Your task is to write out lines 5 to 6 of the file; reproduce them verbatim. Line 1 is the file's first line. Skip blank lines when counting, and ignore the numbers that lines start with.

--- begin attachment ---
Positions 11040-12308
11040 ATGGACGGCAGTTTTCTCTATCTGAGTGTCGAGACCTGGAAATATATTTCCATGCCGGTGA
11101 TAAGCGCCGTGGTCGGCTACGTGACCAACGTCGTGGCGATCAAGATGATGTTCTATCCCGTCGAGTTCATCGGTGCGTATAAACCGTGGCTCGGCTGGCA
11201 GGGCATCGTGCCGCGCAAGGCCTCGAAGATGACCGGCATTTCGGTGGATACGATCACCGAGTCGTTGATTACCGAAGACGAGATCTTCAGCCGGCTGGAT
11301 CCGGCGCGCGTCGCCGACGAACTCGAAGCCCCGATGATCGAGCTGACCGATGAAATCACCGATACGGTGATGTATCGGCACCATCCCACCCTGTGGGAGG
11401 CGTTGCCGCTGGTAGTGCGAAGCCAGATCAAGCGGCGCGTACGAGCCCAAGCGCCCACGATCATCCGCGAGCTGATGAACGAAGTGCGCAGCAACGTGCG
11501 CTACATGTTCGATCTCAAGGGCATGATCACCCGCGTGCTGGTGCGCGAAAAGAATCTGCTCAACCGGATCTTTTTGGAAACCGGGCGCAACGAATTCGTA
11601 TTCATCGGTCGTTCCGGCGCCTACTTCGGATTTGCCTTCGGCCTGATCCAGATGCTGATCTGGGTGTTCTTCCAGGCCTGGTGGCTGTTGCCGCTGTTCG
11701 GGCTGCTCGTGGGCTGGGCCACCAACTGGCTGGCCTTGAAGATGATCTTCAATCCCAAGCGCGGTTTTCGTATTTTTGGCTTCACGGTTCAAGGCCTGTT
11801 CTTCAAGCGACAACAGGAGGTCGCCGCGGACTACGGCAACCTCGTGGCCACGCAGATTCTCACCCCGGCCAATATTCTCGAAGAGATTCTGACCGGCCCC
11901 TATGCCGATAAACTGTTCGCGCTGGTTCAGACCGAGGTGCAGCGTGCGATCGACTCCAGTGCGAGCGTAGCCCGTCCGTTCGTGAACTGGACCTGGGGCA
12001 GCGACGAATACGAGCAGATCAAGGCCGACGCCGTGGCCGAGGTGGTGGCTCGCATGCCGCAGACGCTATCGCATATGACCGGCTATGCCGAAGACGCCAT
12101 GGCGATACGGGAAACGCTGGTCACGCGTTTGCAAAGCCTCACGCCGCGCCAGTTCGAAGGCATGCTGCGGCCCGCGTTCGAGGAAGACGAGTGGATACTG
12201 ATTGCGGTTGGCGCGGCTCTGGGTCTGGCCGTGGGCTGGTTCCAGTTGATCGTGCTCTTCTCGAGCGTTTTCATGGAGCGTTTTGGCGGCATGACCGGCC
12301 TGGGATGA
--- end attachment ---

11301 CCGGCGCGCGTCGCCGACGAACTCGAAGCCCCGATGATCGAGCTGACCGATGAAATCACCGATACGGTGATGTATCGGCACCATCCCACCCTGTGGGAGG
11401 CGTTGCCGCTGGTAGTGCGAAGCCAGATCAAGCGGCGCGTACGAGCCCAAGCGCCCACGATCATCCGCGAGCTGATGAACGAAGTGCGCAGCAACGTGCG